Historic Fort Sumter - Fort Sumter Today Charleston's Historic Past - Sullivans Island SC
Posted by: Groundspeak Regular Member Don.Morfe
N 32° 45.639 W 079° 51.438
17S E 607036 N 3625330
Quick Description: Historic Fort Sumter At 4:30 a.m., April 12, 1861, Confederate gunners fired on Fort Sumter and the Civil War began. After 34 hours of non-stop shelling, Sumter's Union garrison surrendered, and on April 14 the Confederates took the fort.
Location: South Carolina, United States
Date Posted: 9/30/2020 4:59:48 PM
Waymark Code: WM1371B
Published By: Groundspeak Premium Member Turtle3863
Views: 0

Long Description:
Historic Fort Sumter - Fort Sumter Today-Charleston's Historic Past--

(Panel 1) Historic Fort Sumter
Historic Fort Sumter
At 4:30 a.m., April 12, 1861, Confederate gunners fired on Fort Sumter and the Civil War began. After 34 hours of non-stop shelling, Sumter's Union garrison surrendered, and on April 14 the Confederates took the fort. Fort Sumter then became the focus of a bitter, four-year struggle as Union forces tried to regain the fort and control Charleston Harbor.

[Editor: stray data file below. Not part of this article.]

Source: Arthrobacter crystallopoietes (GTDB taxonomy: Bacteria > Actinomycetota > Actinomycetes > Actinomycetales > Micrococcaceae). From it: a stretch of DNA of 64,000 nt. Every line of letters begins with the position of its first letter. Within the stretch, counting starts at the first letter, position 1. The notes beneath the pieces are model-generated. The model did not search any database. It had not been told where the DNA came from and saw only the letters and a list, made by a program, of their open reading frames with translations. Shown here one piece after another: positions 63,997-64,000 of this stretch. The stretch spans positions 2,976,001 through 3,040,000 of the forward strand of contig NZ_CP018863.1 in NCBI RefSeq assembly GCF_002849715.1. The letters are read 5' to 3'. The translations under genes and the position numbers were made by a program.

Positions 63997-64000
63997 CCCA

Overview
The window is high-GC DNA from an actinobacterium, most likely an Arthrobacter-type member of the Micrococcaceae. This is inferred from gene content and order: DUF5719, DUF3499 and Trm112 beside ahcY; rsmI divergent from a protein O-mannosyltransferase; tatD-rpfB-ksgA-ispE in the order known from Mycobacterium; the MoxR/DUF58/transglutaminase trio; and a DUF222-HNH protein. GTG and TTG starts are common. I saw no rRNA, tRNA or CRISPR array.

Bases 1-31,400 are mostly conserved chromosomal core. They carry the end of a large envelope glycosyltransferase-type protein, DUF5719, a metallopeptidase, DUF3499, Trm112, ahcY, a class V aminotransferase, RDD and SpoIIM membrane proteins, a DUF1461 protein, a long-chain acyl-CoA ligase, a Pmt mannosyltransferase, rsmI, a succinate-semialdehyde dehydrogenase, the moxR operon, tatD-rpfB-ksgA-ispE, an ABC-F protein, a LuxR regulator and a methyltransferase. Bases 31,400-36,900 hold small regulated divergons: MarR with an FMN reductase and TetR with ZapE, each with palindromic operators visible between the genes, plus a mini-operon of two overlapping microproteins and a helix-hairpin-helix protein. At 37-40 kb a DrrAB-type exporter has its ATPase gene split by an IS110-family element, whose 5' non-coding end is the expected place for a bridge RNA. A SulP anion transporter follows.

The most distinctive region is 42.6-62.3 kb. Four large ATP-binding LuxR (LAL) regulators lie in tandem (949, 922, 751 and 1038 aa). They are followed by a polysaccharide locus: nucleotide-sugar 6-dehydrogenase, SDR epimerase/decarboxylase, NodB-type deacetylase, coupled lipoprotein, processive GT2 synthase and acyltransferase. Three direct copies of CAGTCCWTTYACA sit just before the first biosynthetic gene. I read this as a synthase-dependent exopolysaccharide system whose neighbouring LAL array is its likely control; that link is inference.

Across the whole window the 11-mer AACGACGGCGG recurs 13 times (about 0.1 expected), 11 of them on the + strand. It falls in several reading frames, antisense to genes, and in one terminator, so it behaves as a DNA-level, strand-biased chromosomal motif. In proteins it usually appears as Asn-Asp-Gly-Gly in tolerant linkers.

Fort Sumter Today
Fort Sumter today looks much different than it did in 1861. The top two tiers are gone, destroyed during the Civil War. And the fort's center is now dominated by Battery Huger, a huge, black concrete artillery emplacement built in 1898-99.

Used by the army for coastal defense through World War II, Fort Sumter today reflects more than one hundred years of military activity (1930s-1940s). The fort became a National Monument in 1948.

(Panel 2) Charleston's Historic Past National Park Sites to Visit
Charleston has played a rich and varied role in America's history, as a defender of America's birth, home to founding fathers, trade center, ignitor of civil strife, and coastal defense link.

Three sites that display key elements of Charleston's storied past are preserved by the National Park Service and can be visited.

Fort Sumter, famous for the Civil War's opening battle, guards the entrance to Charleston Harbor. Reached only by boast, it was the focus of explosive conflict from 1861-65. Reduced to ruin by war's end, Fort Sumter was partially rebuilt and modernized, continuing as a military site until the end of World War II.

Fort Moultrie, on Sullivans Island at the mouth of Charleston Harbor, was the site of a Revolutionary War battle in which patriot troops repulsed the invading British Navy. Guarding Charleston for nearly 200 years, Fort Moultrie traces American coastal defenses from the nation's birth through World War II.

Charles Pinckney - patriot, statesman, and a framer of the Constitution - helped mold America in nearby Mt. Pleasant, part of Pinckney's coastal plantation, called Snee Farm, is preserved as Charles Pinckney National Historic Site. Features there provide a glimpse of America's early years.
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